Passengers Cash In On United's Airfare Glitch

Site shut down after customers obtain free and low-priced fares

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    NEWSLETTERS

    Oak Lawn man buys six round-trip tickets to Los Angeles for $60 after United Airlines makes mistake with online fare system.

    For a little while on Thursday, United Airlines was giving away airplane tickets for free, or close to it.

    Passengers reported buying tickets for $5 to $10 before United shut down the bookings on its website and phone centers to prevent more tickets from being sold or given away.

    The airline said it accidentally filed some fares for $0. Airport charges might have resulted in a small cost seen by some passengers.

    Bob Stokas, of the Chicago suburb Oak Lawn, was one of the lucky ones who was perusing the site for fares at the right time. He was searching for a round-trip ticket to LA next June to watch the Sox -- and expecting to pay up to $400 for each ticket -- when noticed the bargain-basement fares.

    "When I scrolled down past the non-stop fares, when I got to the connecting flights, the flights to and from Los Angeles per person was $10," Stokas said. "That was a shock and a surprise, and I was like, 'I've got to book this flight right now before they rescind their offer of $10 for this flight.'"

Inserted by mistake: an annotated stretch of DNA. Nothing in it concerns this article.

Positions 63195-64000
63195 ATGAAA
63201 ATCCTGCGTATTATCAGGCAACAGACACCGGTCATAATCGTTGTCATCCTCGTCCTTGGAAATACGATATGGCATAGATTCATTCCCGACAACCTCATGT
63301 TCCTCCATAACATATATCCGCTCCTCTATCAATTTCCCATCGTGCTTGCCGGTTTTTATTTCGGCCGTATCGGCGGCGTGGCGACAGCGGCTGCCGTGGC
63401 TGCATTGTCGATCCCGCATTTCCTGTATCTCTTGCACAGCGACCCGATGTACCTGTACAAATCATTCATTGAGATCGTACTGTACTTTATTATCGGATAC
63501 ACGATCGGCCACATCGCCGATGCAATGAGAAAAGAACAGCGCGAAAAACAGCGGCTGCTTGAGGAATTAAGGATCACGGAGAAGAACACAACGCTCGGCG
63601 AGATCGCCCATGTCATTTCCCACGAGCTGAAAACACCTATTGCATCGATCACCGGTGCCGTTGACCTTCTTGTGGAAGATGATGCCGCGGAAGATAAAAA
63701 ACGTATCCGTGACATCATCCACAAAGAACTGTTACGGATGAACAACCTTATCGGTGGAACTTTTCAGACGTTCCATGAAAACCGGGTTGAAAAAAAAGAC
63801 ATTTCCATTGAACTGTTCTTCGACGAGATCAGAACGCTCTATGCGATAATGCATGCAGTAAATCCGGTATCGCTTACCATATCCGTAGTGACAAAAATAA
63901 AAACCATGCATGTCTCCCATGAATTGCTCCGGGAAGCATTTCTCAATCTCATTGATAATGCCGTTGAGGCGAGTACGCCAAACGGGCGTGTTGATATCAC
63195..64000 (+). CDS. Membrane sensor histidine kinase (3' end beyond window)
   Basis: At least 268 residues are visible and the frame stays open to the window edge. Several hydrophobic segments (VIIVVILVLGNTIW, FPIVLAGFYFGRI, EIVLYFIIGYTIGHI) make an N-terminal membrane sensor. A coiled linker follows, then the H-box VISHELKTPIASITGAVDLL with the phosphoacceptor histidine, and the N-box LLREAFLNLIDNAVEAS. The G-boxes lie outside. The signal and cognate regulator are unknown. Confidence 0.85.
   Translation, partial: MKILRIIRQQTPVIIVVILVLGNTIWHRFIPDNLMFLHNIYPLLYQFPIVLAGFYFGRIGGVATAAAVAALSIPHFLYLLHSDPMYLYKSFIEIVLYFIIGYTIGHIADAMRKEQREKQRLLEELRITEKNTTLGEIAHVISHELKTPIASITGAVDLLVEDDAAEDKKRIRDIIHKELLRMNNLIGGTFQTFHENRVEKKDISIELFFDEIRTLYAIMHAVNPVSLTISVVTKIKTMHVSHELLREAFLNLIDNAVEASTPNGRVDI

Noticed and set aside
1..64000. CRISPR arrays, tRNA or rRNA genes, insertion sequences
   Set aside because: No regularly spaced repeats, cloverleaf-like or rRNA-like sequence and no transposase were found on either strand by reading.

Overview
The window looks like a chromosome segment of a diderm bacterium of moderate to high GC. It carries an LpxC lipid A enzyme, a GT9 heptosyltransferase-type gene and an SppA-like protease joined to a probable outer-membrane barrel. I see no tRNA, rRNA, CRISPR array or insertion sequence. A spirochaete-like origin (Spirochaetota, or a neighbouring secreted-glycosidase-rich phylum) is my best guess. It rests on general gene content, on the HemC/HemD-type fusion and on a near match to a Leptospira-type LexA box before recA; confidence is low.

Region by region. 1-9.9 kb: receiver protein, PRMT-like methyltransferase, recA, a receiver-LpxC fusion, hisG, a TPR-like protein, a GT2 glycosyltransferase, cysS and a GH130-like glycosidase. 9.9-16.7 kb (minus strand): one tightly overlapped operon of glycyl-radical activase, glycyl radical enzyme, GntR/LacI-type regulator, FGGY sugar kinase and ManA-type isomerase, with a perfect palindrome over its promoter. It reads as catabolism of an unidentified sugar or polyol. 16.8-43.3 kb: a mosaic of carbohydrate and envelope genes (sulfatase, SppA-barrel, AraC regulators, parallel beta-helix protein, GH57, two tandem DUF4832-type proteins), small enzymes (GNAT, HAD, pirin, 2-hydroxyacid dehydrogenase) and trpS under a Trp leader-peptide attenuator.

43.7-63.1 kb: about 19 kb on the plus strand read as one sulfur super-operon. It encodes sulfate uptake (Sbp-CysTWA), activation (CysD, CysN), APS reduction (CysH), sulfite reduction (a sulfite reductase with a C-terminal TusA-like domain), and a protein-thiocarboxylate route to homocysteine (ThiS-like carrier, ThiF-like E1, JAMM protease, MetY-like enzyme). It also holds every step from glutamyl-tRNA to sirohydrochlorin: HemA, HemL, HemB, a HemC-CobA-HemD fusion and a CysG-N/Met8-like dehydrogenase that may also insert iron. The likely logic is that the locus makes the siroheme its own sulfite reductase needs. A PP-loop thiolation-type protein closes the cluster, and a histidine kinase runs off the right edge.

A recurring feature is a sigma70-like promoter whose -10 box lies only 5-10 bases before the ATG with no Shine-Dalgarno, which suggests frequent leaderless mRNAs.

Stokas ended up buying tickets for his two kids and his parents -- a total of six tickets for $60. By the time he started trying to buy tickets to Roanoke, Va., for this weekend, the site shut down.

    So is he worried that United might invalidate the cheap tickets?

    "My opinion is that United, from a PR perspective, needs to honor the tickets and honor the contract that we established for $10 each way," Stokas says. "I believe the contract was in good faith -- we're good customers of United, been flying them for years."

    The website was accepting reservations again around 2:45 p.m. Central time.

    Such fare mistakes have happened before, often when an airline dropped a digit when entering fares into its computer system.

    That may be what happened here. United Continental Holdings Inc. spokeswoman Megan McCarthy said the mistake was due to an error in filing the fares, not a problem with the website. She said United doesn't yet know how many tickets were sold at the unusually low prices.

    Airline officials are thinking about honoring the tickets but a final decision hasn't been make.

    "As always, we will do what is appropriate," McCarthy said.